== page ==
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PostPosted: Wed Jan 10, 2018 4:13 am 
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Location: Newport Heights, So. Califas.
This process duplicates the factory finish for Pre-A 2pc. case engine blocks and 519 Split case transmissions.

This is a Pre-A 1952 block that has been chem. treated. Cyl. decks surfaced, line-bored and all oil galleys
drilled and tapped for 100% positive cleaning. Same block.....BEFORE & AFTER.

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Last edited by Joe Ruiz on Fri Jan 12, 2018 1:28 am, edited 1 time in total.

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PostPosted: Thu Jan 11, 2018 10:49 pm 
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Dose that look brand new The crank is new to stander bearing having it polished now

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PostPosted: Thu Jan 11, 2018 11:38 pm 
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Alodine has been used in the aircraft industry for ever. It's a dip or brush process, Henkel developed it just before WW2. It's not expensive but it can be hard to dispose of. Most civil airports will have a repair station or FBO that has a alodine tank and will do the process for you at a reasonable price, or maybe free if you tell them it's for a 356. Clean and prep your parts before you head for the airport, clean is an important part of the process. It comes in gold or clear. It's not hard to do, the dip is just a minute or two depending on the strength and age of the mixture.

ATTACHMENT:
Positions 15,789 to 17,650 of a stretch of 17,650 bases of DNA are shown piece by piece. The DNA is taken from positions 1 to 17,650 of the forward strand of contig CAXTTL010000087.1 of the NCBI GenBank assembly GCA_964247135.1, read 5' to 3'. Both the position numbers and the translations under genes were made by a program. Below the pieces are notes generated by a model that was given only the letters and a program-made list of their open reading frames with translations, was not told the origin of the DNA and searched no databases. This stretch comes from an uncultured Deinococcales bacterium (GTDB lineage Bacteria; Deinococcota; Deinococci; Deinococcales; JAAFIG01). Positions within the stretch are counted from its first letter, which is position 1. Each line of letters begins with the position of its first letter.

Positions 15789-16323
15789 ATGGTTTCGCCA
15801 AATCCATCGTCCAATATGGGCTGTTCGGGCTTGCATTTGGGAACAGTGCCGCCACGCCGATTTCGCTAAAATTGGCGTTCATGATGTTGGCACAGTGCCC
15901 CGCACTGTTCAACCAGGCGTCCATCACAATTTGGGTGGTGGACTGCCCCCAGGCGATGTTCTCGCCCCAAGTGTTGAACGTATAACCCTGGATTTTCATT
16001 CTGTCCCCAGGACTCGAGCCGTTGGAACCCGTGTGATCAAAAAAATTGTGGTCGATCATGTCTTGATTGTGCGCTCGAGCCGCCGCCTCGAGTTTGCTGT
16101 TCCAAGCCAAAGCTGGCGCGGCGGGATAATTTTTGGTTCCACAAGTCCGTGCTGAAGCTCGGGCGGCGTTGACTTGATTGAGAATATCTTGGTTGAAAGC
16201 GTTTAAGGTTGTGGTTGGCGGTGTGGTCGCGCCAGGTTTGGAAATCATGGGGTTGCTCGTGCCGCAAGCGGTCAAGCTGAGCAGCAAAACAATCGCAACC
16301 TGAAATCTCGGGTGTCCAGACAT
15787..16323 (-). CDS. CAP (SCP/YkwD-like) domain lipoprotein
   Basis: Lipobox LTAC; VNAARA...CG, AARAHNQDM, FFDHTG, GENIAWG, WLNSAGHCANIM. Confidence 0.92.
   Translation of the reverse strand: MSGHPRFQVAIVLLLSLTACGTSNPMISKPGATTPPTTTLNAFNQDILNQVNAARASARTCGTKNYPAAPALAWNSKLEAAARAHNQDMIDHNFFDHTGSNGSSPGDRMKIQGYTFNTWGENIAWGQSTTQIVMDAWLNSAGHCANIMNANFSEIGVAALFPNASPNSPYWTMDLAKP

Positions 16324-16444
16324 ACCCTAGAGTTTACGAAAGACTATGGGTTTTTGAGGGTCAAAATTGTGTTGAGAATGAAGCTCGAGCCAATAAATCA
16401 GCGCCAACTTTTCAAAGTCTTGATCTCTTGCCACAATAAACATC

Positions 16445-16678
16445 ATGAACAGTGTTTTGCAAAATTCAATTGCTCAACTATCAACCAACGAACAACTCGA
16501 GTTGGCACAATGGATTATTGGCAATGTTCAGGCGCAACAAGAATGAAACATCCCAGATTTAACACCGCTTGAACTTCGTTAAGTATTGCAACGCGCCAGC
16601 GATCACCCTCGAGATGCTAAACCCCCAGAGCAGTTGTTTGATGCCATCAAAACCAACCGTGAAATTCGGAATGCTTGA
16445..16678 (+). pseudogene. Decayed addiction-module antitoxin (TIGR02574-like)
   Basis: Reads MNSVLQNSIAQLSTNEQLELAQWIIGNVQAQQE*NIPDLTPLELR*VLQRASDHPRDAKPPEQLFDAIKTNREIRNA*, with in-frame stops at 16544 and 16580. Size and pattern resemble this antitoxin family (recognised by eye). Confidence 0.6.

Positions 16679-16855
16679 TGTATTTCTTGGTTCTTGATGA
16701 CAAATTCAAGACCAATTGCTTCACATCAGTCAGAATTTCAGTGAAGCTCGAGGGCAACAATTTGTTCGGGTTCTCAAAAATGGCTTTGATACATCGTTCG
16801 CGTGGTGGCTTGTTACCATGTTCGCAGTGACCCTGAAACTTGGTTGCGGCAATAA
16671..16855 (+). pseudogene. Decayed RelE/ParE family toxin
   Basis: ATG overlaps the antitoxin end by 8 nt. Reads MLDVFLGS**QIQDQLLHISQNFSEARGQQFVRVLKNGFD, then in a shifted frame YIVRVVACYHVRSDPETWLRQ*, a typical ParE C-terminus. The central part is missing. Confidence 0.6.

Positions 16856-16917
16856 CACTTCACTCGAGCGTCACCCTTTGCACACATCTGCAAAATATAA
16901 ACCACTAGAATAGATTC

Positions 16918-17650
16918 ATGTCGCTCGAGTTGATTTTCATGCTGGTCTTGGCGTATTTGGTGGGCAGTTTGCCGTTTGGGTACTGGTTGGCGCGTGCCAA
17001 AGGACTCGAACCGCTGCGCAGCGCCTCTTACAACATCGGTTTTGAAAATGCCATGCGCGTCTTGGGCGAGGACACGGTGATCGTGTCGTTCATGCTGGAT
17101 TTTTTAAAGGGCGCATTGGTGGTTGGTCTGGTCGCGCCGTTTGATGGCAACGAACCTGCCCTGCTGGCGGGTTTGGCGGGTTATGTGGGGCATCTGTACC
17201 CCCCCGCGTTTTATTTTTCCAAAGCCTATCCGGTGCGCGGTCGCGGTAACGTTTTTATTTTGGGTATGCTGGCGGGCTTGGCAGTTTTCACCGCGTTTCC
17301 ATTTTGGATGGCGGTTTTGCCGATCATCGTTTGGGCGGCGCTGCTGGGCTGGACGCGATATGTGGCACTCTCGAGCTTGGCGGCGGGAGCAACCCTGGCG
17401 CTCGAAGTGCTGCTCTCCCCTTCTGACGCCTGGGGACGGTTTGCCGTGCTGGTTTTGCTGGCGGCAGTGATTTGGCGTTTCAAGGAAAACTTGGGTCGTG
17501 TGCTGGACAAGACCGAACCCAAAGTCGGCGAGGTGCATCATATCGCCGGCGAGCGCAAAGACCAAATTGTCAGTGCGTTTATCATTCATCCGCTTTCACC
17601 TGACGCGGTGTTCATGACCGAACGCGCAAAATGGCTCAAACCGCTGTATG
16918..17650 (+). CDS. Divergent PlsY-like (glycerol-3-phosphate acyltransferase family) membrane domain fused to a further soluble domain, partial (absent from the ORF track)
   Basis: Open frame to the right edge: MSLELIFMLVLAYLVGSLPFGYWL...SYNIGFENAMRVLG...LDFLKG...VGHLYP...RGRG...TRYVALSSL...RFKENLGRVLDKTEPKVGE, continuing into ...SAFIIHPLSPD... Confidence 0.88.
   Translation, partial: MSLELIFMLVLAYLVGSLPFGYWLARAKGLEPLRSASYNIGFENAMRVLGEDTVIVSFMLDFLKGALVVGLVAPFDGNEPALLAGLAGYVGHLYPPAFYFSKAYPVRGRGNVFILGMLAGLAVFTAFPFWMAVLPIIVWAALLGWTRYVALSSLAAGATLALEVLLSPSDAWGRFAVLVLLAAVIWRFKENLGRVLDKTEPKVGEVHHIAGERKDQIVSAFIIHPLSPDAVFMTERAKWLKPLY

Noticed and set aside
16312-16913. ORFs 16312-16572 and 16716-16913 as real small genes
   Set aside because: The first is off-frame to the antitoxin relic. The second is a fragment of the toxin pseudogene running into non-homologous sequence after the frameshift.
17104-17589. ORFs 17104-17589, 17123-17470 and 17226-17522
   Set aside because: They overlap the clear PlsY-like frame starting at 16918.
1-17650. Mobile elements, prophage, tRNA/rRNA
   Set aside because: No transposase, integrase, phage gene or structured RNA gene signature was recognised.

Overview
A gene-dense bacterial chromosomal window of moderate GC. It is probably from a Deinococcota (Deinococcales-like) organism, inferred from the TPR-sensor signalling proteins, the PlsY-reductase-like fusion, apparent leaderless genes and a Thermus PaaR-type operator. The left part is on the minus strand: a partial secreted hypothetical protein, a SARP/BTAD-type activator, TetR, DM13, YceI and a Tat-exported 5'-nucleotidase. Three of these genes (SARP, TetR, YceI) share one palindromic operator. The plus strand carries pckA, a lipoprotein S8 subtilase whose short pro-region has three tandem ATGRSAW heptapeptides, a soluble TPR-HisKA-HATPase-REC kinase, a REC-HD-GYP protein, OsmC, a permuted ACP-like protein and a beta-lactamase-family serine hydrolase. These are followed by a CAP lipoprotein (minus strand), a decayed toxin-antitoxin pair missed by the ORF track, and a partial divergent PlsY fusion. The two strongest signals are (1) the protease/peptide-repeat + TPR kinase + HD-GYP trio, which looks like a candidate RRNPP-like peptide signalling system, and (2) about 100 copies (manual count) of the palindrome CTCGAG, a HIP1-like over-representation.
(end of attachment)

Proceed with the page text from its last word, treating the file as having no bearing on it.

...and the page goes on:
http://na.henkel-adhesives.com/product- ... 7999529985
https://www.youtube.com/watch?v=6zWed-NISUY

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PostPosted: Thu Jan 11, 2018 11:57 pm 
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What is the purpose of the coating. Was the original the clear version? Nothing I have ever seen unrestored seemed to have even a hint of a goldish color.

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PostPosted: Fri Jan 12, 2018 12:59 am